Weinstein grew up in Bensonhurst, an ethnically mixed, peaceful neighborhood a world away from the Bedford-Stuyvesant of Freddie Hamilton – the main plaintiff in the gun case, whose son was killed on the street by a bullet intended for someone else. Weinstein remembers a time when neighbors looked out for one another; if he or his friends stepped out of line, it would be reported back to his parents. What’s happened to much of the city since has helped shape his legal thinking. If anything, Weinstein’s work on class-action cases can be seen as a method for bringing control back to communities overwhelmed by outside forces. “Families broke up, they scattered and moved out to the suburbs, so there was a lot of instability,” he says. “Drugs came into the scene. Guns came in.”
His father was one of the first Jewish sales managers at National Cash Register; his mother worked as an illustrator’s model. After earning her Actors’ Equity card, Bessie Weinstein got cards for her sons Jack and Bill. In addition to appearing on Broadway in Subway Express and I Love an Actress, young Jack also earned money going door-to-door selling clothespins that he found on the ground and arranged into packs. As a teenager, he delivered milk, sometimes by horse-drawn truck. For seven years, Jack worked on the Brooklyn docks by day and attended Brooklyn College at night – where he met his future wife at the library. During the war, he served as a lieutenant on a naval submarine, a bit of a trick for a man who stands six feet two.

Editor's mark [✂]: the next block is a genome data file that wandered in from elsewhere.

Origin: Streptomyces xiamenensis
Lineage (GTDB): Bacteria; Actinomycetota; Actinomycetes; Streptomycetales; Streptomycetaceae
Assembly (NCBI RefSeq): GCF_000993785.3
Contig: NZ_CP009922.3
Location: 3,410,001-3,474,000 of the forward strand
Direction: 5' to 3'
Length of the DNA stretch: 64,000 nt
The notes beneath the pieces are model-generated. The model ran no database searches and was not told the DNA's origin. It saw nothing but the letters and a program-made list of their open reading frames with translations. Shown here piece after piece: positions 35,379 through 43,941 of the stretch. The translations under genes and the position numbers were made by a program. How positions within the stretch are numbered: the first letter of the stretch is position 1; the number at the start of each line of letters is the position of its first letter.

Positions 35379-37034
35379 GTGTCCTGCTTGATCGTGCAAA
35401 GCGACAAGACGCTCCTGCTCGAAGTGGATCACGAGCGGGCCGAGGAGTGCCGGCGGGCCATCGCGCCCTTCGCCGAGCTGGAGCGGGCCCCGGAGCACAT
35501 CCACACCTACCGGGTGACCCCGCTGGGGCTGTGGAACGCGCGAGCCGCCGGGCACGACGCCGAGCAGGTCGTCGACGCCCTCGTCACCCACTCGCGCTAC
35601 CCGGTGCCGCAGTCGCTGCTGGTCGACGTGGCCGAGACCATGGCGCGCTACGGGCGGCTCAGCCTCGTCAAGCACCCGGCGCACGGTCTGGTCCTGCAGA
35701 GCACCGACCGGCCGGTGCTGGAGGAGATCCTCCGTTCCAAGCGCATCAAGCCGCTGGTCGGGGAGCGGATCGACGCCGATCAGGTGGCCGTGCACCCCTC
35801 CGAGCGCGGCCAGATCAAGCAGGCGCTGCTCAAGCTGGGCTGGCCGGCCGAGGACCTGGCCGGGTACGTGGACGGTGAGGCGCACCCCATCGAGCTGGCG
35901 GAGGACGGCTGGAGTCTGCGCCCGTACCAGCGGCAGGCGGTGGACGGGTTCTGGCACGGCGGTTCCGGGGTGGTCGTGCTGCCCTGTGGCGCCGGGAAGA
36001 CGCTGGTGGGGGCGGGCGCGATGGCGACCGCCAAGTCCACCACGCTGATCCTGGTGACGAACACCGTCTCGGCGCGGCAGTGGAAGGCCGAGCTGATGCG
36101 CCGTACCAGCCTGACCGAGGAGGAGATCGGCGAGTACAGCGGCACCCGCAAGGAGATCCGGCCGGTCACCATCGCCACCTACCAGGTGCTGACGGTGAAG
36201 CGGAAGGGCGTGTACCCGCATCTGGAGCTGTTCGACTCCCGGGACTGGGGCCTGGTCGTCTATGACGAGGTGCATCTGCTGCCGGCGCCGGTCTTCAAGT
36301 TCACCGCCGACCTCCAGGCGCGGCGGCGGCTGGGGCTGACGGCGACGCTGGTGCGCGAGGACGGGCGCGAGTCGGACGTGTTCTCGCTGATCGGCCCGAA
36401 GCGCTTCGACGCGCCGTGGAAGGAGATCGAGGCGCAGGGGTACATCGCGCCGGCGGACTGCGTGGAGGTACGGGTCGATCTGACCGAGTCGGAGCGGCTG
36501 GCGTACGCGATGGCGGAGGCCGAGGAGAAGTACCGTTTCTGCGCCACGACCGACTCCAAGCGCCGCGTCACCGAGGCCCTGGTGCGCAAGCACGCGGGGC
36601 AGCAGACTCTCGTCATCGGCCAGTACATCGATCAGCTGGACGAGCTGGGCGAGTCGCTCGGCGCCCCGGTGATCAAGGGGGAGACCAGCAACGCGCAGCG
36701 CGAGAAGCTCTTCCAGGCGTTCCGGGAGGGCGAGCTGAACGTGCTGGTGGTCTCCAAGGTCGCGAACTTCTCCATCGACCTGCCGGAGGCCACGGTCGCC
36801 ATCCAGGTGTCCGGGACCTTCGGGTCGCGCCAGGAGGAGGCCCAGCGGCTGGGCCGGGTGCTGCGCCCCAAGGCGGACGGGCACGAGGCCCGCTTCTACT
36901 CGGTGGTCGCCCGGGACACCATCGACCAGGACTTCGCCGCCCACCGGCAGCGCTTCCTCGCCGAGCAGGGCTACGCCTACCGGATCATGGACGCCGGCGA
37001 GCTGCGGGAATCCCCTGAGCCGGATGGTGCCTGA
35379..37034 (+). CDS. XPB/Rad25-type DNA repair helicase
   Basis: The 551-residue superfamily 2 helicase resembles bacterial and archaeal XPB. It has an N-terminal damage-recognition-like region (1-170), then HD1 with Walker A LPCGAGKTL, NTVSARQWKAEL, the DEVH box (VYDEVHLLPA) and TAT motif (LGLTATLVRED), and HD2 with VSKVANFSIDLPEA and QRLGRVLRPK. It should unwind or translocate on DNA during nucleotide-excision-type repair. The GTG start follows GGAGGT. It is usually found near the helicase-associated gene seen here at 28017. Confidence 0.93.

Once home and married, and with the first of three sons on the way, he enrolled in an accelerated two-year law program at Columbia. After a brief stint in private practice, he joined the Columbia faculty and kept his hand in public policy by working for State Senator Seymour Halpern of Queens. He and Evelyn settled in Great Neck, raising their sons and hooking up with a social circle he still keeps ties with.
In 1961, Weinstein helped his friend and neighbor Eugene Nickerson campaign for Nassau County executive. Two years later, Nickerson hired Weinstein as county attorney. By the mid-sixties, Weinstein had marshaled the reform of the state rules of civil procedure, and he co-wrote the authoritative book on the subject, still known informally to every New York lawyer as Weinstein, Korn & Miller.